In the end I relented and thought a fresh Christmas tree would be best, the boys would think I was entering into the spirit of it all. What else can you do when your children are worried about you? You try to allay their fears… Chopwell Woods I thought, that’s the place to buy a good tree, but I couldn’t make the car turn at the sign… it seemed to just keep going on its own… that’s how I ended up here … sitting in our spot behind this barrier of rocks on the old picnic blanket… I love this old blanket. I’ve carried in every car for the past forty years. I think I can still smell him in the fibres… in the early days of my loss I would hold it to my face breathing in his scent… Oh how I missed him… miss him still.
This blanket was so precious… he made me feel so beautiful… so sexy, on this blanket. Of course it was just becoming acceptable to say the word sexy, now you hear Jamie Oliver saying food is sexy. It was consider uncouth to think of anyone as sexy… desirable, he made me feel desirable. Throughout our time together that never once changed, Philip was so handsome, so clever, so sexy… Yes, even then I thought of him as sexy without shame… like a Greek God, like a film star, he made me smile every time I looked at him. I can feel myself smiling now just thinking of him; dark curly hair, green eyes twinkling with wicked humour, soft lips always warm and inviting.
The first time he brought me here to his favourite spot, it was one of those warm, sunny days with big white fluffy clouds you could lose yourself in. Not like today with the diminished lustre of the sun attempting to climb into the clear blue, a hue only found in winter skies. Its pale orb only managing to skim above the low bruised clouds that are warning me not to stay too long… it will snow tonight I can smell it.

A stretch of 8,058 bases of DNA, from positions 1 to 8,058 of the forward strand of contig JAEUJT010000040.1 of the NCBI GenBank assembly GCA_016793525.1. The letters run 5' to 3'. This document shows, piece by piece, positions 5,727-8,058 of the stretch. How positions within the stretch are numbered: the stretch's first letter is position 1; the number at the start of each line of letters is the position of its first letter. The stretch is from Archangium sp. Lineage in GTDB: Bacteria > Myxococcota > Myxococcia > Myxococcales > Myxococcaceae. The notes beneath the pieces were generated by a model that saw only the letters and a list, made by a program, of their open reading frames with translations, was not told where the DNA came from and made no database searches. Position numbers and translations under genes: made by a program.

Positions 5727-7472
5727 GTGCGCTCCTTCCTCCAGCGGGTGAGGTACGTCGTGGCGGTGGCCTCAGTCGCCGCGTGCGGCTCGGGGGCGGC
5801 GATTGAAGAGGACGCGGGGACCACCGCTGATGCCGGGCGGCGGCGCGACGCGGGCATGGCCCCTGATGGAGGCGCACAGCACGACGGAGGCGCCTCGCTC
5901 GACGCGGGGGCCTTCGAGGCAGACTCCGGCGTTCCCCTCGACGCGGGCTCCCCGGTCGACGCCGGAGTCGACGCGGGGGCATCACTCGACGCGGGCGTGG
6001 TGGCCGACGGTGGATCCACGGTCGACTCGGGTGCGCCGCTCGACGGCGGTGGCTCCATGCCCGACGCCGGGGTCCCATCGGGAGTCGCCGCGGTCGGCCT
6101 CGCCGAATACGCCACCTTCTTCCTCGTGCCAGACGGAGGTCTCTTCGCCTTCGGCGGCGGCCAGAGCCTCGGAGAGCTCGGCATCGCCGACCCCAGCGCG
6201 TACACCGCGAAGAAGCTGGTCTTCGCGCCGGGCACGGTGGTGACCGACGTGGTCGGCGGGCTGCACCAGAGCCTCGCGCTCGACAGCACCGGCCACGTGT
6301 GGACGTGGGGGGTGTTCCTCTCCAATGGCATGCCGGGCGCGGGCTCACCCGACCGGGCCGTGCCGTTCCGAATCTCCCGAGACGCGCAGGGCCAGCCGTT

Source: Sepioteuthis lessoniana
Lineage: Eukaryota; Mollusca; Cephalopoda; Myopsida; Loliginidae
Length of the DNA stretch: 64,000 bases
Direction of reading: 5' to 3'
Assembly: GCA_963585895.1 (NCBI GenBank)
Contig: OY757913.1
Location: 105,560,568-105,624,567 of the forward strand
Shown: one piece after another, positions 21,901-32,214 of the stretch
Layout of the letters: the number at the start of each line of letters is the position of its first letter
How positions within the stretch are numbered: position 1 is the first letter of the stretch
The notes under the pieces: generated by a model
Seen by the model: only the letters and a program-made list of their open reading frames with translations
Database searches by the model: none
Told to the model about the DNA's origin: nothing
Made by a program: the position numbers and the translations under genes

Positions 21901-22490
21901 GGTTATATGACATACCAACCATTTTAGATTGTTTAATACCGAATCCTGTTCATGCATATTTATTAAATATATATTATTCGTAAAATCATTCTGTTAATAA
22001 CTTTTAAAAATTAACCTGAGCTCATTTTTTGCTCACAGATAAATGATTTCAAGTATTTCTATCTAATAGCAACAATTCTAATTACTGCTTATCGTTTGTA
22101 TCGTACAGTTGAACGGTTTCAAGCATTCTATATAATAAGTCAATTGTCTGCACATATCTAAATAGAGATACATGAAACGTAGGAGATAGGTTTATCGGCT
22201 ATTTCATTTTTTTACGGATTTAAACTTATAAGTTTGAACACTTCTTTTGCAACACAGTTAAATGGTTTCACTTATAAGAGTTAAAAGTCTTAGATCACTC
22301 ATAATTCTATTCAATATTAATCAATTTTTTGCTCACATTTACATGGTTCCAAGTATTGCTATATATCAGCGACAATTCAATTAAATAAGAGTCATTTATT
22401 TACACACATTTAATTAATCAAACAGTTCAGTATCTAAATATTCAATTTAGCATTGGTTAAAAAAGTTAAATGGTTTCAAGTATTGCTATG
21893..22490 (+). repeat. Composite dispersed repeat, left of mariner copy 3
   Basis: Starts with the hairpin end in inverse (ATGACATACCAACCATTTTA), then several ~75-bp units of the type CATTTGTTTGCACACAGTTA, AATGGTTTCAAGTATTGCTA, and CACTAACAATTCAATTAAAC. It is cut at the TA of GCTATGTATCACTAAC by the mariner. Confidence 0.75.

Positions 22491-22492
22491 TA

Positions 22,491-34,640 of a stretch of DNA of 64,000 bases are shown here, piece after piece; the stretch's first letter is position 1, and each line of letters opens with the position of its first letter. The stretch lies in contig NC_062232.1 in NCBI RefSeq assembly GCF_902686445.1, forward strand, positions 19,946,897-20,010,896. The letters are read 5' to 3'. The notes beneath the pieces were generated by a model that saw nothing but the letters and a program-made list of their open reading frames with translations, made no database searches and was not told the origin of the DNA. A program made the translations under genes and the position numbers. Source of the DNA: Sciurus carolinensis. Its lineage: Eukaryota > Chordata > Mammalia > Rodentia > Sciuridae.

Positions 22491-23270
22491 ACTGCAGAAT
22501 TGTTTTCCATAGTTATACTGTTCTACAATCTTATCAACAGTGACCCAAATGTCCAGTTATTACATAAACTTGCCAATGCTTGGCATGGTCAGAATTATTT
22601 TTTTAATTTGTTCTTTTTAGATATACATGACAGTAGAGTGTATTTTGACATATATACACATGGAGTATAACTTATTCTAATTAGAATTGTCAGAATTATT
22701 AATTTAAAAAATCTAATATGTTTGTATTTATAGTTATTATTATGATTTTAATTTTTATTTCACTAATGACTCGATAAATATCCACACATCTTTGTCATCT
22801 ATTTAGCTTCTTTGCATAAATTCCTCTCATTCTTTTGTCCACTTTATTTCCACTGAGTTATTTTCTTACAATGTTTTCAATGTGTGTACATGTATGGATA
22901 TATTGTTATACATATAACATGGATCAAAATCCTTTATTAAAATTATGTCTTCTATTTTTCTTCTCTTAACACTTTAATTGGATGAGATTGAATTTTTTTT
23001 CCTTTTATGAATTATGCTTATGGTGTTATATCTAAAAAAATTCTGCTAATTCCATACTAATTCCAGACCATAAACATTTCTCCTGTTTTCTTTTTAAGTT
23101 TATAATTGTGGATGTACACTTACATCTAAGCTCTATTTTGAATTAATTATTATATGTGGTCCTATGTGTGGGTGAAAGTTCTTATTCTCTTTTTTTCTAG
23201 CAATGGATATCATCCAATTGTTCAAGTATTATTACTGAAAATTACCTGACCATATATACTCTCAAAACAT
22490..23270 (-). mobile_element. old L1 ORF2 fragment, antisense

We laughed a lot in those early days, laughing because it was liberating to lie there looking up, making pictures in the clouds, we lay looking at the azure blue sky. He told me that was the colour. In those days I had not thought much about words. Philip taught me so much… he taught me something every time we met… he opened my eyes to the beauty around me, he opened my mind to new things, music, poetry, art, things I had not considered as important before him. We spent many afternoons on that blanket, loving, talking and laughing. He was so fit and beautiful I felt privileged to be with him… he always made me feel as if I was doing him a favour being there. The last time we met turned into a summer afternoon of uninhibited pleasure… that last afternoon I experienced sensations I had not felt before, the intensity of the pleasure and the desire it engendered in me made me grateful for his touch… the sad part is I have never felt such pleasure since. I had no idea it would be the last time he would make love to me, make me feel like that… To be honest I don’t think he knew it would be the last time either. I don’t know if that is me wanting to think the best of him, but as I said which of us is truly honest, especially with ourselves.